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DeSantis on Piney Point emergency: Goal remains preventing 'catastrophic' flood

If the Piney Point reservoir were to collapse in its entirety, a model suggests a 20-foot "wall of water" could flood the surrounding area, an official said.

BRADENTON, Fla. — There remains about 340 million gallons of wastewater that still could suddenly be released from the breached Piney Point reservoir. 

If such a collapse were to happen -- and that remains the worst-case scenario -- one model suggests there would be a 20-foot "wall of water" flooding the surrounding area, said Dr. Scott Hopes, Manatee County's acting administrator.

Florida Gov. Ron DeSantis joined Hopes and other local, state and federal leaders on Easter morning to detail the information about the emergency situation, which continues to be critical until crews prove successful in draining the water-covered phosphogypsum stacks at the former Piney Point phosphate processing plant.

It's why there remains an evacuation order in the area, encompassing about 316 homes. There are no public supply wells within the evacuation zone, said DeSantis, though the state is moving bottled water to people in the area.

RELATED: Live updates: 340 million gallons of wastewater remains at Piney Point reservoir

Credit: 10 Tampa Bay
People living near the area of the Piney Point phosphogypsum stack are asked to evacuate the area.

The wastewater being discharged from the site to Port Manatee -- and eventually out into Tampa Bay -- is not radioactive, DeSantis said. It's still not the sort of water anyone would want to have in contact with the environment.

The governor explained the water primarily is saltwater mixed with legacy process water and stormwater runoff. There is a high amount of nutrients in the water, such as phosphorous and nitrogen.

"To date, dissolved oxygen, salinity and pH all meet water quality standards," DeSantis said. "Additional water quality information, including additional parameters, will be available in the coming days."

The Florida Division of Emergency Management is moving 20 additional pumps to the site to increase the amount of wastewater drainage, DeSantis said. Crews are up to removing 35 million gallons per day with, again, 340 million gallons remaining on site. There will be several more days of draining before the emergency is considered lessened. 

"We're hoping that we can just continue to get the water out in an efficient way and prevent a catastrophic event, but we have to prepare that this could be something where you see further degradation," DeSantis said.

RELATED: Breach ongoing at Piney Point reservoir, leaders say, as crews try to prevent collapse

The greatest danger right now is flooding, which is why people need to get out of the evacuation zone and stay away from the area, Florida Department of Environmental Protection Secretary Noah Valenstein said.

Inmates and staff in the nearby Manatee County Jail are currently safe, said Hopes, who explained the flood potential in that area would reach 1-5 feet. All personnel and the medical unit have been moved to the second floor, and the ground floor has been sandbagged, he added.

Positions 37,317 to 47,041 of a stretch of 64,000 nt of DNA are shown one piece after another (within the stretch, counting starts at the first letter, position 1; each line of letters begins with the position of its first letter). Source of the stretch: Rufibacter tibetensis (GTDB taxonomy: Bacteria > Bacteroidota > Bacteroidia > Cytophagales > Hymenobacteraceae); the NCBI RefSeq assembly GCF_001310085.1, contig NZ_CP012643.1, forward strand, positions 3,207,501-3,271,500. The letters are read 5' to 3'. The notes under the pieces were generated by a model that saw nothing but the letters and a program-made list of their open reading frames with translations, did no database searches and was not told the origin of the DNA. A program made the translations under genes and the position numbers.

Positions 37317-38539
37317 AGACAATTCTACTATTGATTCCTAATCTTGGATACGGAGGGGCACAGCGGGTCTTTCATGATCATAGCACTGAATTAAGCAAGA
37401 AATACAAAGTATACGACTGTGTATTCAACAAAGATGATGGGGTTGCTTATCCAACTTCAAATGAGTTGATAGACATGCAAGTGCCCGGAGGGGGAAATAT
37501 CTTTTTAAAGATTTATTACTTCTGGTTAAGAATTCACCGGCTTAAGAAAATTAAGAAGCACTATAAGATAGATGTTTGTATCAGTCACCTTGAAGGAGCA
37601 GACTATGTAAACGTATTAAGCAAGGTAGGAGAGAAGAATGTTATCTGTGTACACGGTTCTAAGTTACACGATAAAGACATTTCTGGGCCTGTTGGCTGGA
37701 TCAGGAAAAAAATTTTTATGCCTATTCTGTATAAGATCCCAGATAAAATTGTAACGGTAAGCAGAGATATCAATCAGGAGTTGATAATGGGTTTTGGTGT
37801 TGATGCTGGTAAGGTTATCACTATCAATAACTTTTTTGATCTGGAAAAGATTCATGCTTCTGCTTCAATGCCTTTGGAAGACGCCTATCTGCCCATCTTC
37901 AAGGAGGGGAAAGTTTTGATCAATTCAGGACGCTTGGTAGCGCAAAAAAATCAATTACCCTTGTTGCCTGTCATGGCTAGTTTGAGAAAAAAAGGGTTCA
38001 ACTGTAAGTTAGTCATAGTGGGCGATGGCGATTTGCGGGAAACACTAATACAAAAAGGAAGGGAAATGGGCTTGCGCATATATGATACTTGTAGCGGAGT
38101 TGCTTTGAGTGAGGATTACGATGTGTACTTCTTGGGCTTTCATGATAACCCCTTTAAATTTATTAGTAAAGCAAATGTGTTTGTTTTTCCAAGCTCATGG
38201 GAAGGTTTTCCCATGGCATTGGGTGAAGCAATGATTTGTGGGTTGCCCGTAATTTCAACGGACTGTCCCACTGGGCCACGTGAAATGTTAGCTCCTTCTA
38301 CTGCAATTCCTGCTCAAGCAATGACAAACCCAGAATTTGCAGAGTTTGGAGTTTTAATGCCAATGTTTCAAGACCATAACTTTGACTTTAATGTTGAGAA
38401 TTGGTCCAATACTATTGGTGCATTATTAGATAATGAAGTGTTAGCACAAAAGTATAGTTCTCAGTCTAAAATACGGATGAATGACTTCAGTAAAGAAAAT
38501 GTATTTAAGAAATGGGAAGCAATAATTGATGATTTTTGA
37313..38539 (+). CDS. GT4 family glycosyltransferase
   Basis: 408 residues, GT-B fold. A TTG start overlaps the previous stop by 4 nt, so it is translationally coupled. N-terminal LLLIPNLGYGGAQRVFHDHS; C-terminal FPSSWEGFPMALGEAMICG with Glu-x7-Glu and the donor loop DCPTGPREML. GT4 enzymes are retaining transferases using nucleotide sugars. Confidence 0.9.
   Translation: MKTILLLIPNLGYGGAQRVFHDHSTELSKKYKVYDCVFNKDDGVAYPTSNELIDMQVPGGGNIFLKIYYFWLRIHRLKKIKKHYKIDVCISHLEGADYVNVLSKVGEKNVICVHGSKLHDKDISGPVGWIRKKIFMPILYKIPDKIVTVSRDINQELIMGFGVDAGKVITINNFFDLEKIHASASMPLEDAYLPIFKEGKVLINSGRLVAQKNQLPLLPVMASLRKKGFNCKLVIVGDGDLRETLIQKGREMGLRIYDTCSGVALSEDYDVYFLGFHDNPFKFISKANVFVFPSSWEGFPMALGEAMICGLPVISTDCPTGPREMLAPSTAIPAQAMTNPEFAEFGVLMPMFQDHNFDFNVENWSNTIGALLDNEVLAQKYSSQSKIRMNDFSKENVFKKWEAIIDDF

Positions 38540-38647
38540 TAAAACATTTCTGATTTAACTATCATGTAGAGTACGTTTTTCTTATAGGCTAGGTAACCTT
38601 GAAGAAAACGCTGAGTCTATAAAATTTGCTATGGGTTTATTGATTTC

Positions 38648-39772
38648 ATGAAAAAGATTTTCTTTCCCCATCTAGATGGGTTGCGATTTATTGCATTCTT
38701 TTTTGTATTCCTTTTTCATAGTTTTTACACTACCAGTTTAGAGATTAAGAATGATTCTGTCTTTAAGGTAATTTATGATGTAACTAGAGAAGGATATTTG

Valenstein said people can see the latest water quality information on the "Piney Point Regional Notification" page on ProtectingFloridaTogether.gov.

Jenna Stevens, the state director of Environment Florida, in a statement cast blame on the site's current owners, HRK Holdings, and said the current emergency has been preventable.

"The situation at Piney Point has been a slow-moving disaster that scientists and advocates have warned about for years," reads Stevens' statement, in part. "Floridians and particularly residents of the Tampa Bay region treasure our amazing ecosystem and the wildlife that inhabit it. Now, our region is preparing for devastation that was preventable, including the potential destruction of seagrass that’s recently been restored to historic levels."

DeSantis stressed his administration is "dedicated to full enforcement of any damages" to the region's natural resources.

The Borden Chemical Company first built the now-closed phosphate processing plant in 1966. It was later owned by Royster Phosphates, Inc., then purchased by the Mulberry Corporation in the 1990s.

It was abandoned in 2001 when Mulberry declared bankruptcy. Today, it is owned by HRK Holdings, and Florida’s Department of Environmental Protection has oversight.

Congressman Vern Buchanan's office said a 2019 study found the former plant might only be two years away from reaching capacity. Now, in 2021, the problem is confronting the community head-on.

“This is extremely serious,” Buchanan wrote in a statement Friday. “The state and the county need to work together and resolve this as quickly and safely as possible.”

Hopes during the Sunday news conference said once this emergency passes with the draining of the site, a more permanent solution would be to infill the stacks and put a sort of cap on top to prevent a future disaster.

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